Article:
• This is great, thank you!

  • Neeraj Kumar

    I am trying to setup testing in my new company’s iOS project. As I see KIF is great for UI testing but do we use for business logic tests or other tests like XCTest ? Should I rather start with Xcode XCtestCase or KIF?

    • Yes XCTest works for business logic, especially for your model unit tests. I also recommend taking a look at Quick, which is a lot like rspec in Rails – https://github.com/Quick/Quick

      • Neeraj Kumar

        But what about UI testing? KIF?

      • Danyal

        Did you try combining Quick with KIF? Would be nice to have scenarios driving the functional tests.

  • Maxime Capelle

    Thanks for the article, especially the tip about keeping the implementation in a private extension. It’s simple but very clever.

    You
    write at the end of your article that you would use KIF for your next
    projects. Do you have an opensource project on which you did use KIF for
    a complete bunch of tests ?
    I’m trying to find real uses of KIF because I’m facing some problems when I want to validate an app with KIF.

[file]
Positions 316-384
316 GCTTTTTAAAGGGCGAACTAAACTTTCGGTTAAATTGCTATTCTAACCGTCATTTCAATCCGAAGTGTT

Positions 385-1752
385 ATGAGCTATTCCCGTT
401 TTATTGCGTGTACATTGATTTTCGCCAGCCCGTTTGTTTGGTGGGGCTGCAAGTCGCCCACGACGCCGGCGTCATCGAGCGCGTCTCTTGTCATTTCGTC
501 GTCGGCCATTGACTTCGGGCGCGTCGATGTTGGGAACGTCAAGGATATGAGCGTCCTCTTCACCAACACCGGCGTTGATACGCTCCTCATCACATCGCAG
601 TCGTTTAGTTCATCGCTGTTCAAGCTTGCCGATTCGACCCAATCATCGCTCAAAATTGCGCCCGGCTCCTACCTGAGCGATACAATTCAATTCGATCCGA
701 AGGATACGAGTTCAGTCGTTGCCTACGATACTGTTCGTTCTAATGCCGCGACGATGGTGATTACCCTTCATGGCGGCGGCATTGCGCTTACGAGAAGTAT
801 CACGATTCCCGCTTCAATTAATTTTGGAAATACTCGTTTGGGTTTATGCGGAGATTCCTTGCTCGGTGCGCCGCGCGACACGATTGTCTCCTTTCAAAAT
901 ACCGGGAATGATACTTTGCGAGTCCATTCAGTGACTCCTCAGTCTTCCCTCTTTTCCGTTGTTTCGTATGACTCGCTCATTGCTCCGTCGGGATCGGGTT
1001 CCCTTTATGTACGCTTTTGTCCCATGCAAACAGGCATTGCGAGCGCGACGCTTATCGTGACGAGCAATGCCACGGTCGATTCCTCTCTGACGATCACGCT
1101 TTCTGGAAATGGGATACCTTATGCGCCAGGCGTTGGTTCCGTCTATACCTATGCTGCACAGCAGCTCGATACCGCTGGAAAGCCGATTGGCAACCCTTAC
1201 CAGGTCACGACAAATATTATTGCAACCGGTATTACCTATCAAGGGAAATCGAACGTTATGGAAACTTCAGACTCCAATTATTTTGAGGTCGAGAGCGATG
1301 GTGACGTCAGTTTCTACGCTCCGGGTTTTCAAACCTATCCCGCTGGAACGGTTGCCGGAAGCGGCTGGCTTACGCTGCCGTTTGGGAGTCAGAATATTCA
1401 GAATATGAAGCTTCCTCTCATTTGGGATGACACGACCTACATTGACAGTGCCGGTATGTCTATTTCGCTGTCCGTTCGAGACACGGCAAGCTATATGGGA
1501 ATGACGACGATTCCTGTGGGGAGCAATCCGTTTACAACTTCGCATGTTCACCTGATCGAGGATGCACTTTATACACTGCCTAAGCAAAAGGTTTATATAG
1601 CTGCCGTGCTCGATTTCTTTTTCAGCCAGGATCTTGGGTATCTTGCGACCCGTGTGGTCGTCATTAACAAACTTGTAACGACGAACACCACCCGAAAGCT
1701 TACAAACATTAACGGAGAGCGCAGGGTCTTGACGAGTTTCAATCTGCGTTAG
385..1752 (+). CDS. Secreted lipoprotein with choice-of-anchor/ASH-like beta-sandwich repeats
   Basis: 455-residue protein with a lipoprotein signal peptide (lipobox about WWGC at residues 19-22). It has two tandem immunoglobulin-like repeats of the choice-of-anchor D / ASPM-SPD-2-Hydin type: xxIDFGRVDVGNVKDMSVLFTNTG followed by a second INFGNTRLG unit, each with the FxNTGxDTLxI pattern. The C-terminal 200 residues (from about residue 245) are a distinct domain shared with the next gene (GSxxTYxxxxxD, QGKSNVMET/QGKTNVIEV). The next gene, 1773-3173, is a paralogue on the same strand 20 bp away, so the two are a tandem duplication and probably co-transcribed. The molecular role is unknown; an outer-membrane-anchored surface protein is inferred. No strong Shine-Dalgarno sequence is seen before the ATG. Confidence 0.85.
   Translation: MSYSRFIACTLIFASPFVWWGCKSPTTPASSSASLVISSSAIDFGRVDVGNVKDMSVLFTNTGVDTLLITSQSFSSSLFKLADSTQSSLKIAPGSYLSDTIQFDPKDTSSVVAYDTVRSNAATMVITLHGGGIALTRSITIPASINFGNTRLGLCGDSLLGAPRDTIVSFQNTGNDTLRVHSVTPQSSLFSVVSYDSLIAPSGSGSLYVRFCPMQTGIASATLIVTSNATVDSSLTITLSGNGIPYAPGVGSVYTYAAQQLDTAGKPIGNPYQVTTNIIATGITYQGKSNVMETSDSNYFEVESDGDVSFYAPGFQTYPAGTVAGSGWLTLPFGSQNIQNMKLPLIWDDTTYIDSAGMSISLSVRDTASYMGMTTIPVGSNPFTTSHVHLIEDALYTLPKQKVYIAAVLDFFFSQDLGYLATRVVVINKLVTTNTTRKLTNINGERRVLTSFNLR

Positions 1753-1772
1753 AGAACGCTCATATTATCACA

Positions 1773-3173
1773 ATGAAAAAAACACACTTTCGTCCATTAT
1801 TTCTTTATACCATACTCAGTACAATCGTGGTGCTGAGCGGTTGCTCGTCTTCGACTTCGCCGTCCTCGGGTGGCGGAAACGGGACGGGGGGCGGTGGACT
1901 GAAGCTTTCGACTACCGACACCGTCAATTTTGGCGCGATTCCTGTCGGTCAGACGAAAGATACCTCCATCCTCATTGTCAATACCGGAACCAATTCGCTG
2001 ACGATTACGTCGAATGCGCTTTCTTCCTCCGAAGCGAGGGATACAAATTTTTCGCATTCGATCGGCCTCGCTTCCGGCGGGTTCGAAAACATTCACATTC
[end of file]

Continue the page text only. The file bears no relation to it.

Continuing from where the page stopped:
For example, I have two labels “Firstname” and “Lastname” that must be updated with some values coming from somewhere.
    At the end of my test’s scenario I can only check that those values are present on the screen. (With waitForViewWithAccessibilityLabel)
    I don’t know how to check that the firstname value is now in the Firstname label and same thing for the lastname.

    If you have any pointer to this kind of cases, it would be very helpful !

    • Adam Tews

      Try grabbing the view using the UIView return type of waitForViewWithAccessibilityLabel, and then inspect the content of that view.

      For example:
      UIView *firstNameField = [tester waitForViewWithAccessibilityLabel:@”First Name”];

  • Angel Wu

    Natasha,

    I hope you are well 🙂 I’ve got some failure in the KIF tests, and the screenshot name is all the same (because we are using the __FILE__ here). This is what I did to get the screenshot file name to show the classname and the method name:

    func tester(file : String = “(self.dynamicType)”, _ line : Int = __LINE__) -> KIFUITestActor {
    let methodName: String = “(self.getInvocationSelector())”
    let fileName: String = “(self.dynamicType)”+ let someArray = fileName.componentsSeparatedByString(“.”)
    let fileToUse = someArray.last!
    return KIFUITestActor(inFile: “(fileToUse).(methodName)”, atLine: line, delegate: self)
    }

    The line number is still messed up, the the file name now shows the classname, followed by the method name.

    Might help to be able to see where things failed.

    Thank you.